ABSTRACT: INTRODUCTION: Gout is a painful inflammatory arthritis with a prevalence of approximately 4% in the United States, affecting an estimated 8.3 million adults. The past 20 years have shown significant increases in the number of patients with gout and its incidence may still be increasing. Current treatment options to control the pain and inflammation of acute gout include nonsteroidal anti-inflammatory drugs, colchicine and corticosteroids, although patients are often unresponsive to, intolerant of, or have contraindications for, these therapies. Additional treatment options are therefore needed for this population with difficult-to-treat gout. AREAS COVERED: Currently available and investigational anti-inflammatory agents for acute and chronic gout will briefly be reviewed. Canakinumab , a fully human monoclonal anti-interleukin (IL)-1β antibody that selectively blocks IL-1β and that is being investigated for the treatment of gout, will be discussed in greater detail. EXPERT OPINION: Canakinumab has been found to be superior to triamcinolone acetonide in acute gout and to colchicine in gout attack prophylaxis in reducing pain and risk of new gout attacks. Canakinumab's long half-life contributes to its prolonged anti-inflammatory effects.

12 Review Treatment of chronic gouty arthritis: it is not just about urate-lowering therapy. 2012

Schlesinger, Naomi. ·Division of Rheumatology, Department of Medicine, UMDNJ/RWJMS, New Brunswick, NJ, USA. schlesna@umdnj.edu ·Semin Arthritis Rheum · Pubmed #22542277.

ABSTRACT: OBJECTIVES: The management of gouty arthritis is focused on treating pain and inflammation associated with acute flares and preventing further acute flares and urate crystal deposition. A challenge associated with the successful management of gouty arthritis is an increased risk of acute flares during the first months after initiation of urate-lowering therapy (ULT). This increase in flare frequency can occur regardless of the choice of ULT and is linked to suboptimal patient adherence to ULT. Current treatment recommendations for the use of prophylaxis are limited. There are no definitive recommendations as to which agents should be used or for how long therapy is beneficial after starting ULT. This article aims to improve awareness of the importance of gouty arthritis flare prophylaxis when initiating ULT and to summarize current recommendations and clinical findings related to the efficacy and safety of currently available and investigational new therapies. METHODS: This review discusses the pathophysiology of acute gouty arthritis flares during initiation of ULT and examines the literature on the use of anti-inflammatory prophylaxis for reduction of these flares. RESULTS: It has recently become clear that, even when the patient is asymptomatic, chronic inflammation is often present in patients with chronic gouty arthritis. Chronic anti-inflammatory therapy should therefore be added to chronic ULT. Prophylaxis with colchicine as well as with nonsteroidal anti-inflammatory drugs (NSAIDs) during ULT initiation can reduce the incidence and severity of gouty arthritis flares substantially; however, safety concerns associated with colchicine and NSAIDs may limit their use. CONCLUSION: When colchicine and NSAIDs are contraindicated or poorly tolerated, rilonacept and canakinumab, interleukin-1 inhibitors in trials, may prove to be useful alternatives for flare prevention. (Of note, although both inhibit the IL-1β pathway, rilonacept also binds to IL-1α and IL-1RA, in contrast to canakinumab, which binds selectively to IL-1β.).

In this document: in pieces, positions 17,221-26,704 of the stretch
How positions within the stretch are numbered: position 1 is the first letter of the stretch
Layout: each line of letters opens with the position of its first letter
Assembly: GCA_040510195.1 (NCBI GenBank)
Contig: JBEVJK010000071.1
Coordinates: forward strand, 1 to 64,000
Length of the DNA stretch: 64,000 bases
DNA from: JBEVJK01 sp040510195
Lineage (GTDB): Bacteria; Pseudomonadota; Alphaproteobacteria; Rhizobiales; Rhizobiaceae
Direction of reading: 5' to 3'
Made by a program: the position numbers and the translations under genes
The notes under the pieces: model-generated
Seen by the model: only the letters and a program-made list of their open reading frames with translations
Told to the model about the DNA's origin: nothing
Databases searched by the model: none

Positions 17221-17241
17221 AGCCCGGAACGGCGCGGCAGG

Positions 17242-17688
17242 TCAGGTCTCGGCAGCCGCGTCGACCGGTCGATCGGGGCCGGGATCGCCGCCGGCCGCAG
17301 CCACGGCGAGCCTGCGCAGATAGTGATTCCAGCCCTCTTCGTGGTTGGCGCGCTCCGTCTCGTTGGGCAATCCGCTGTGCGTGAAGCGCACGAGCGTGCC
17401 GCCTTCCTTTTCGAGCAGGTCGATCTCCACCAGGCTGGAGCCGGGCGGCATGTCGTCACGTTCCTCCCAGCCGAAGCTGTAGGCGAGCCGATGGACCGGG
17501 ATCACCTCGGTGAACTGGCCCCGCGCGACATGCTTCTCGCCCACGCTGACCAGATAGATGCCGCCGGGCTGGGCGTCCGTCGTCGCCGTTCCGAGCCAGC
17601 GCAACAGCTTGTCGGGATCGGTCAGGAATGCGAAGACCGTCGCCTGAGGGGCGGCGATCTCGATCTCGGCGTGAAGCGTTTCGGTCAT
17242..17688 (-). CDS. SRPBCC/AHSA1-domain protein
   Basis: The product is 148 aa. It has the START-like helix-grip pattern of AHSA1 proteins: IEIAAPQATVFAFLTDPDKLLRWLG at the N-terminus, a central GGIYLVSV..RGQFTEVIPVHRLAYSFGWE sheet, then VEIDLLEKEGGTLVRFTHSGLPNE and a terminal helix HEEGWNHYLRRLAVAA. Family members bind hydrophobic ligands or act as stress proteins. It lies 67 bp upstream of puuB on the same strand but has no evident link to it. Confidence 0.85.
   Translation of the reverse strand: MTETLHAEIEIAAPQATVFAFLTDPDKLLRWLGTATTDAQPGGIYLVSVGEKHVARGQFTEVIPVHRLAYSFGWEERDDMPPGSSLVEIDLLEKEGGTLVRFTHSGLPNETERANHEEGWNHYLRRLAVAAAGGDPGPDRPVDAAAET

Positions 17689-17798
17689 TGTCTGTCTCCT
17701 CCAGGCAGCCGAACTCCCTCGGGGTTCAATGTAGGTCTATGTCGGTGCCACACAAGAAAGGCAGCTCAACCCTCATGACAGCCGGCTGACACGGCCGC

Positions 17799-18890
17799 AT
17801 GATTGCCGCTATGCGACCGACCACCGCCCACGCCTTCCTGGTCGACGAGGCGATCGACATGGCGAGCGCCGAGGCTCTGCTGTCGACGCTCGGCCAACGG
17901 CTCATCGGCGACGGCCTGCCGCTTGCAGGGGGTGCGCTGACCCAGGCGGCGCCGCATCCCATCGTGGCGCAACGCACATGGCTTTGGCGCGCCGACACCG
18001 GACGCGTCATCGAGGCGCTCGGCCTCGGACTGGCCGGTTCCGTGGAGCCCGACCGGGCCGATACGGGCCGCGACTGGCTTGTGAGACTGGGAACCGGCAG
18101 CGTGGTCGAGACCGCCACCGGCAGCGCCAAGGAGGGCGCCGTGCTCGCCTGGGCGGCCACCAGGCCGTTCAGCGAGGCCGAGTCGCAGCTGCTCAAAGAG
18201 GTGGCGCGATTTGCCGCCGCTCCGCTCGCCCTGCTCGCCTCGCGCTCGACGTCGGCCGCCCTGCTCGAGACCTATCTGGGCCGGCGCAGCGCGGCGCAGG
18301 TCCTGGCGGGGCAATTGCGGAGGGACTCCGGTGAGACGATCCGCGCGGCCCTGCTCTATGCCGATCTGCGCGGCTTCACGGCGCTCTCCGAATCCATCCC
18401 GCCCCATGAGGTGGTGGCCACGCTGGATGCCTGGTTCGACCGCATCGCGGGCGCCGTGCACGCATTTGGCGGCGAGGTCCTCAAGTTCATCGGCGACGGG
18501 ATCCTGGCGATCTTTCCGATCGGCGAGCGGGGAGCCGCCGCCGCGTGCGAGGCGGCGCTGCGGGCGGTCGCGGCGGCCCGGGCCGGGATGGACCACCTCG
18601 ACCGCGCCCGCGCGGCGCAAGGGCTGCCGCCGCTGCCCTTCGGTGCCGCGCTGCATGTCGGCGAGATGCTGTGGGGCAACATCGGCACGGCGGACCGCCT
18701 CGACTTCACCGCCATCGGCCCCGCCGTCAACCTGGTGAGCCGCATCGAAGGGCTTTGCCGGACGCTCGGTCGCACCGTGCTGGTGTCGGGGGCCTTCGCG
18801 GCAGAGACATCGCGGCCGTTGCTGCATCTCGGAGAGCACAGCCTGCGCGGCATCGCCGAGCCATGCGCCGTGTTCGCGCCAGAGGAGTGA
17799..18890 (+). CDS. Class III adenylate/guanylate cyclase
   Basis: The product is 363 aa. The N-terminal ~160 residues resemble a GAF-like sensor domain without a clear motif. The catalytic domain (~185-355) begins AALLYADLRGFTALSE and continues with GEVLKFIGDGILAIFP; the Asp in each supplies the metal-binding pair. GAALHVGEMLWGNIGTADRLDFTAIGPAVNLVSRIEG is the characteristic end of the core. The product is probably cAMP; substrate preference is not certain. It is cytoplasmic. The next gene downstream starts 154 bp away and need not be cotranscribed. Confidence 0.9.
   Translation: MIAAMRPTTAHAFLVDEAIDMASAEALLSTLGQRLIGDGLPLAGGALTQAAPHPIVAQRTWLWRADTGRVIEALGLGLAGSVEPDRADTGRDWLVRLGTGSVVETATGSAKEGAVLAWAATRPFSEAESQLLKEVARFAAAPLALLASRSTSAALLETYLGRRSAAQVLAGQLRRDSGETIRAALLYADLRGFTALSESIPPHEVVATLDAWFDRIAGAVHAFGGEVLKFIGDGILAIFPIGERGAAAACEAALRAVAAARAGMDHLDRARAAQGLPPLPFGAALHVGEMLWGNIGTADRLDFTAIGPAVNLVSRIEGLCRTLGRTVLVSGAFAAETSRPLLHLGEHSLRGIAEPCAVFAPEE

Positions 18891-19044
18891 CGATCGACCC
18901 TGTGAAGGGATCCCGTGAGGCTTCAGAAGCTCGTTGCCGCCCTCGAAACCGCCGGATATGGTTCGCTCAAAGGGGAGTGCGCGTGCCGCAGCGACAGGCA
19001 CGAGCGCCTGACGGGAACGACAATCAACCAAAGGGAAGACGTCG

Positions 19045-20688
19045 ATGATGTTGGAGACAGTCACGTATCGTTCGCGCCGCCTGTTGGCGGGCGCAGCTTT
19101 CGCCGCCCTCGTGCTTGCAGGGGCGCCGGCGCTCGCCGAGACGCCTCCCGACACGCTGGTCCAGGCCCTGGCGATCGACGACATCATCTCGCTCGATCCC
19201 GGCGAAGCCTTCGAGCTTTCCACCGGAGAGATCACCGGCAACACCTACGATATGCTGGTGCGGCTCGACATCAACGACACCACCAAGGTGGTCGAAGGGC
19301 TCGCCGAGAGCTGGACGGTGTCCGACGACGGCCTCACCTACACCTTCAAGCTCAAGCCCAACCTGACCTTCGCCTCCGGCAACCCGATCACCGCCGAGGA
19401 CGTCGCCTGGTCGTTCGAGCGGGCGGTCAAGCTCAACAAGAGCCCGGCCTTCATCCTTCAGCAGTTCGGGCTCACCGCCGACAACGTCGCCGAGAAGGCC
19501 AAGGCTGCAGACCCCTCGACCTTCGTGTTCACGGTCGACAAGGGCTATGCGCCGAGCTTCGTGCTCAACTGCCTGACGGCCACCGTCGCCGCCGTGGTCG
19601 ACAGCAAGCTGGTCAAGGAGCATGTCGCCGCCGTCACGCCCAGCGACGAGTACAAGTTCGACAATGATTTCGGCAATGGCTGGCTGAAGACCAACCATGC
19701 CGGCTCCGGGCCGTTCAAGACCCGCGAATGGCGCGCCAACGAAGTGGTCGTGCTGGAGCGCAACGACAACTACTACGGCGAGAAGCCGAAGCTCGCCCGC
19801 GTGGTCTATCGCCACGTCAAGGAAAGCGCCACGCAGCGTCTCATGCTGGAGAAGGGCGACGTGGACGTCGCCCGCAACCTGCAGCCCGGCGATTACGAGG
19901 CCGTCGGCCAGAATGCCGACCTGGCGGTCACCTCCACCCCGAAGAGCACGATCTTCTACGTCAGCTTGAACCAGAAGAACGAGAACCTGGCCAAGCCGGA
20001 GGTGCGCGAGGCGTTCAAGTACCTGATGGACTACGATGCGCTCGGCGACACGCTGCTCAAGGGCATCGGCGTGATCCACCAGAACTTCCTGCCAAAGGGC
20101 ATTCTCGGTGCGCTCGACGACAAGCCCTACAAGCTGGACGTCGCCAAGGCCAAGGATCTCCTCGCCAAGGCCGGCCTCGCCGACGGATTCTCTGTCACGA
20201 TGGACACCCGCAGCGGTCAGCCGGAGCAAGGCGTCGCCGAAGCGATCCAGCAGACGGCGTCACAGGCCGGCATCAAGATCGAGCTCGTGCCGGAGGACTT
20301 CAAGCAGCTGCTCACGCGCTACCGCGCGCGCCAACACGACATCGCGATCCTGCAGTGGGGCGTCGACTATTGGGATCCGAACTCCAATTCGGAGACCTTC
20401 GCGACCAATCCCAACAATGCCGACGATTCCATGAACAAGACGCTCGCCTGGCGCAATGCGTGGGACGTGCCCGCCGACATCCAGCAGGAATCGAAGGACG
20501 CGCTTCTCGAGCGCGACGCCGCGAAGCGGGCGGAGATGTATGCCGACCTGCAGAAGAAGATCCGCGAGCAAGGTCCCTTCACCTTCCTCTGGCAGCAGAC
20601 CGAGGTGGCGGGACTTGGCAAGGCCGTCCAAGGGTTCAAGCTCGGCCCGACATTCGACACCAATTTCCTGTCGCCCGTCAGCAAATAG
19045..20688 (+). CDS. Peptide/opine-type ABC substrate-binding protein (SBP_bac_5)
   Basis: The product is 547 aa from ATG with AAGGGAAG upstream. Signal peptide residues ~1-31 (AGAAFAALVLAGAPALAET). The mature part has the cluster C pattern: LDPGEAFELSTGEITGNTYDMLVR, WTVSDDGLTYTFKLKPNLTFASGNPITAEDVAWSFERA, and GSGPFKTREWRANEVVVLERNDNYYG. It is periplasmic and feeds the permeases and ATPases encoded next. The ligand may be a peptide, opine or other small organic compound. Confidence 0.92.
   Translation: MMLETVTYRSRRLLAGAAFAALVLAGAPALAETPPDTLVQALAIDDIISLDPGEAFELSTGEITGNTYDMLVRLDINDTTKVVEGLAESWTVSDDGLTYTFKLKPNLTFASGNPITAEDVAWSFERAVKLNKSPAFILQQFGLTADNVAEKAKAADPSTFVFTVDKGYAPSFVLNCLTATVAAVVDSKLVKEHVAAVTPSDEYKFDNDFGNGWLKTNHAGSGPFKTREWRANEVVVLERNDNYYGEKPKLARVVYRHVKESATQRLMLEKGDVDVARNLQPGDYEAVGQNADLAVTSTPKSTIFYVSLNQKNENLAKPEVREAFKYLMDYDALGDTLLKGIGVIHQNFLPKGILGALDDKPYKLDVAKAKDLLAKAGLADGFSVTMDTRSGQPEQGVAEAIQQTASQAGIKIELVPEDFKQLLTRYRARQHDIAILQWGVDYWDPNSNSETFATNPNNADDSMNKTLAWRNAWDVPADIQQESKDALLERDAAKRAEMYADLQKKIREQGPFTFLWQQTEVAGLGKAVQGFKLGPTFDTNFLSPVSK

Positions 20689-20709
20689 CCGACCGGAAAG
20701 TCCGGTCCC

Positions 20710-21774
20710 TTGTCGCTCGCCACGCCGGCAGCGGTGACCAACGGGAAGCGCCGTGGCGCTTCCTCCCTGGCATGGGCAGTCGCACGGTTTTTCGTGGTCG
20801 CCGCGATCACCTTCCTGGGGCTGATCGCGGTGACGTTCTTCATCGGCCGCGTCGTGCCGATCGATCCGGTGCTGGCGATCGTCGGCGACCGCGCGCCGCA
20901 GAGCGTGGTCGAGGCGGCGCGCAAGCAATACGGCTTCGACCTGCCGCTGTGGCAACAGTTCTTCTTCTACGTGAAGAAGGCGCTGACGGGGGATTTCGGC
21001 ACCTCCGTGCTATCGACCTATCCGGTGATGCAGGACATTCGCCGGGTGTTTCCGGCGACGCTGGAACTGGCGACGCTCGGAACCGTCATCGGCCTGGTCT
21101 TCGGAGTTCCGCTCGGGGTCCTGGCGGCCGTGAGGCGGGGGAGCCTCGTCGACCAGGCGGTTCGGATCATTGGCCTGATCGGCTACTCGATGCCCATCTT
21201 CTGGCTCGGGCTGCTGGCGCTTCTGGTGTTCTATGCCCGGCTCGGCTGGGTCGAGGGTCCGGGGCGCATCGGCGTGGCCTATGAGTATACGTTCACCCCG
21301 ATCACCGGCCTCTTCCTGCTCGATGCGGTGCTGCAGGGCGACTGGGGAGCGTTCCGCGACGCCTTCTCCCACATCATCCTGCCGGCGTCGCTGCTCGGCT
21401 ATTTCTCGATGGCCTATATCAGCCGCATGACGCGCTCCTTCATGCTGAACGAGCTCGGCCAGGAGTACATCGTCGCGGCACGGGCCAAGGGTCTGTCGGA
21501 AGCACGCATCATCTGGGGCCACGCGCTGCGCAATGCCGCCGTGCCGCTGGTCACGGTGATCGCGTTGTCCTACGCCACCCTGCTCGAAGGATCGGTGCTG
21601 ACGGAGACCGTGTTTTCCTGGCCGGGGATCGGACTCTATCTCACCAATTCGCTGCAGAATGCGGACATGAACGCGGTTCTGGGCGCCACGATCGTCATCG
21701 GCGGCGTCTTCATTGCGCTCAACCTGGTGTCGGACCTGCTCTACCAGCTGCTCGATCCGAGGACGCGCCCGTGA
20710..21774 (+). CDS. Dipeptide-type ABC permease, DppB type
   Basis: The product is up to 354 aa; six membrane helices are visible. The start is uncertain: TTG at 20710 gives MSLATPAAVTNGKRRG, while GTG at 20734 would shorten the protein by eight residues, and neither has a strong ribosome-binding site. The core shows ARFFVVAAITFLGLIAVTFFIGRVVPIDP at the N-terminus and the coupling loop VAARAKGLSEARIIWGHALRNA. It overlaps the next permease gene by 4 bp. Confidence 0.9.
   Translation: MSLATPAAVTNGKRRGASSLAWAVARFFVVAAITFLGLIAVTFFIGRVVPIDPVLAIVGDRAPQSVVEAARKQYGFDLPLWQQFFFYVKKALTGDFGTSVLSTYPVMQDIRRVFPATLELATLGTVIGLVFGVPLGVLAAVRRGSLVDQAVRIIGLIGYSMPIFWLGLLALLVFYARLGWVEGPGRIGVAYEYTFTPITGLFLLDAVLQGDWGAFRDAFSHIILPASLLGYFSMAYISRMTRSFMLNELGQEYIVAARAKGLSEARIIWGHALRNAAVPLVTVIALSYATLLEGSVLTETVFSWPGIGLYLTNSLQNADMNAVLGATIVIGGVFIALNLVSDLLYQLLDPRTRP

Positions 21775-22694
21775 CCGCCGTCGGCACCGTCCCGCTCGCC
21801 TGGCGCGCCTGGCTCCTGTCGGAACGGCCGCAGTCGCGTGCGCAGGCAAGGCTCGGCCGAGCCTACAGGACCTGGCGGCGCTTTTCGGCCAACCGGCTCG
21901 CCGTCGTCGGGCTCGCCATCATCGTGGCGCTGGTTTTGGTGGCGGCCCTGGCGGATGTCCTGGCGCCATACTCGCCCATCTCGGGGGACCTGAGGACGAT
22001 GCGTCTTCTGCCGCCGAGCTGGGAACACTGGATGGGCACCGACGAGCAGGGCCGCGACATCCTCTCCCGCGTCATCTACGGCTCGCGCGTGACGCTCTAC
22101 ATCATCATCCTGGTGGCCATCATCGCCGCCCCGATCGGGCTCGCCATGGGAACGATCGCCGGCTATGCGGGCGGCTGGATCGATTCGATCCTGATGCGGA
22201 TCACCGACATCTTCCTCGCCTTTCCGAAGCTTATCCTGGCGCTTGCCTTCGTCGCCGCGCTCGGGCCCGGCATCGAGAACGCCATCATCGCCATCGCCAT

13 Review Difficult-to-treat gouty arthritis: a disease warranting better management. 2011

Schlesinger, Naomi. ·Division of Rheumatology, Department of Medicine, University of Medicine and Dentistry of New Jersey, Robert Wood Johnson Medical School, New Brunswick, NJ, USA. schlesna@umdnj.edu ·Drugs · Pubmed #21812506.